The death of Brian Pillman (comrade)
A lot of guys live for this bizarre business.
That might not be their intention, but they fall in love with her and by the time love turns to a familiar seductress, they're addicted. Addicted to the action and the admiration.
Accustomed to a lifestyle where the miles behind you in the morning deceive you into thinking you're unaccountable for what you did last night.
There's no off-season, no time out, valor gets attached to martyrdom.
You look for ways to endure the physical pain of a broken body and hope you don't become so numb that you end up with a broken spirit. In the ring, you're a superhero and you search down deep inside to make that strength real. It's dangerous to forget that even Superman had his kryptonite.
Guys come into this business with a dream that they'll hang around for a few years and make the quick bucks but then they find out it's Hotel California, "You can check out any time you like but you can never leave."
They can't make it on the outside anymore. And some die on the inside. Fatalities in the ring are rare. They die alone in the little, square room they slept in a thousand miles from what used to feel like home.
Loneliness is a greater pain than all your toughest fights.
The boys and the crew checked out of the hotel near St. Paul, Minn. last Sunday and each of us travelled all the way to the arena in St. Louis before anyone even asked, "Where's Brian?"
We didn't even know we'd left him behind. It's been almost a week since my friend Brian Pillman died in his sleep. It amazes me that the wrestling fans and reporters are anxiously awaiting the results of the autopsy to find out what killed him. Exactly which pain medicine was it, how much did he take? What weakened the heart of a 35-year-old athlete enough so it stopped beating? Trying to figure out the little details distract you from having to look at the big picture. The business killed Brian Pillman and it could have been any one of us. That she got Brian is especially sad since he fought so hard at life when he beat cancer as a kid. And since he left five kids with no father.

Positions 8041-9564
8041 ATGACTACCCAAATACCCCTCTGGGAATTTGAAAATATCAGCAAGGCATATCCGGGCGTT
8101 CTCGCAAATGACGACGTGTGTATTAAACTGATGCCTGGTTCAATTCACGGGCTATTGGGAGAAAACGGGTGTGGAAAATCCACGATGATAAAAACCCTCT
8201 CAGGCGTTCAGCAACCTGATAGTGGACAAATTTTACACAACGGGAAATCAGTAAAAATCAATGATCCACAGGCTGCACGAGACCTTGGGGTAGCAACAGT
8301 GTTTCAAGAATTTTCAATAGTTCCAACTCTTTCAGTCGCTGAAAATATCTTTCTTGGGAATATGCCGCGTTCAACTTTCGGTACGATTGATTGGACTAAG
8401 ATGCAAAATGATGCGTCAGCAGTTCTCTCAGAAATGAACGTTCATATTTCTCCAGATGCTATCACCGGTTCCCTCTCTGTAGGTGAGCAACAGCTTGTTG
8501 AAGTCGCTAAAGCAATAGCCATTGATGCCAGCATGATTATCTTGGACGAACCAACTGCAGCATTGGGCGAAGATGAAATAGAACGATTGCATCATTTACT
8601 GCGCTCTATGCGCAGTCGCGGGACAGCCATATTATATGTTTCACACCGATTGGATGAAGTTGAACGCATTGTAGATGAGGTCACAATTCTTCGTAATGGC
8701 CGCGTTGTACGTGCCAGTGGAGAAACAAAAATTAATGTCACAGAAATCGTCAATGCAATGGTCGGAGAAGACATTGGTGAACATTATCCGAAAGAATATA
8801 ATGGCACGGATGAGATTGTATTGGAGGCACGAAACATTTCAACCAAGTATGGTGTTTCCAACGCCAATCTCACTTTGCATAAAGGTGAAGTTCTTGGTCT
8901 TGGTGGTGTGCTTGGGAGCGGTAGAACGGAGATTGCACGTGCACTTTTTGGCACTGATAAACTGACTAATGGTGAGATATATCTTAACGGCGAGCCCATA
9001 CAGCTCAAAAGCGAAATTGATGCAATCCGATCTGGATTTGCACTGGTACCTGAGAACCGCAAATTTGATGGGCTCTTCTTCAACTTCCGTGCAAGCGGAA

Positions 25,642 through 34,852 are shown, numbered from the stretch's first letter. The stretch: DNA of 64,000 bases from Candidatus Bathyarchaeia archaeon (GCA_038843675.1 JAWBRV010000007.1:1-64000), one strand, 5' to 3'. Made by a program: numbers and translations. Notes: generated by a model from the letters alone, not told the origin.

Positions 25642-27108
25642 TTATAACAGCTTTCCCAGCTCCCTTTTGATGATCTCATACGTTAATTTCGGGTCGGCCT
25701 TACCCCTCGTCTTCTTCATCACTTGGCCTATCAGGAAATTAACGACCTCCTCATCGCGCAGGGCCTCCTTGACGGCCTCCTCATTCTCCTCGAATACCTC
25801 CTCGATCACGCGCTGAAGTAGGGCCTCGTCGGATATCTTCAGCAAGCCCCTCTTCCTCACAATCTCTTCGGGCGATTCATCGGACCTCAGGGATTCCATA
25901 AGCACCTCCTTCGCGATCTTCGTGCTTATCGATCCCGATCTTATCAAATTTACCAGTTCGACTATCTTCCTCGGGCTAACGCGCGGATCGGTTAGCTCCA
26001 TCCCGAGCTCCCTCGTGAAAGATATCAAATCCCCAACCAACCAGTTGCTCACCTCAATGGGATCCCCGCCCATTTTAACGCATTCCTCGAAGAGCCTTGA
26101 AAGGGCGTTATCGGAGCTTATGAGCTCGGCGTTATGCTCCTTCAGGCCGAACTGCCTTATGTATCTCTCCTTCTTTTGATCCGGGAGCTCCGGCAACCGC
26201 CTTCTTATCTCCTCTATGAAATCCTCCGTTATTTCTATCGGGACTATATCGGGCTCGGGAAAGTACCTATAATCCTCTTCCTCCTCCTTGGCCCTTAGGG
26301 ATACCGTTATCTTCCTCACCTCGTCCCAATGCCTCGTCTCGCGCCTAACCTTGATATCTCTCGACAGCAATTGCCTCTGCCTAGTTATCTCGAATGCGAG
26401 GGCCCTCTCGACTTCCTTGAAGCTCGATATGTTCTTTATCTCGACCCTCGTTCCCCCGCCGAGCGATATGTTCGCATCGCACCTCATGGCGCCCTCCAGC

I don't think it's necessary or appropriate to summarize Brian's life and career in the space of a column.
When my own time comes, I hope the reports will say more than just my win/loss record in the ring and that they'll talk more about my wins and losses in life.
I've tried to let you all get to know me better than just my stats. I won't insult Brian by minimizing him into a bunch of statistics. Of course, he was a damn good wrestler -- he came right out of the infamous Hart family dungeon!
If you want to see the best of Brian Pillman, the wrestler, go and get yourself some tapes of Bad Company or The Hollywood Blondes or how Flyin' Brian fought Ric Flair to a time limit draw years ago.
If you never got to know the best of Brian Pillman, the person, the thing that stood out most to me about Brian was his wicked sense of humor. It isn't easy to make a bunch of road-weary guys who have "been there, done that" laugh -- and Brian did. Then again, they say clowns have the most pain inside.
The next time someone asks you why you watch wrestling cause that stuff isn't real -- those guys don't get hurt, do me a favor: Tell them those guys do get hurt -- and sometimes they die out there.
Brian never got the chance to call home last Sunday, so he went to sleep not knowing that his wife Melanie is pregnant. They say for each door God closes, that he opens another one. Brian is flyin' with the angels now. Good bye, brother. Leave some passes at the gate.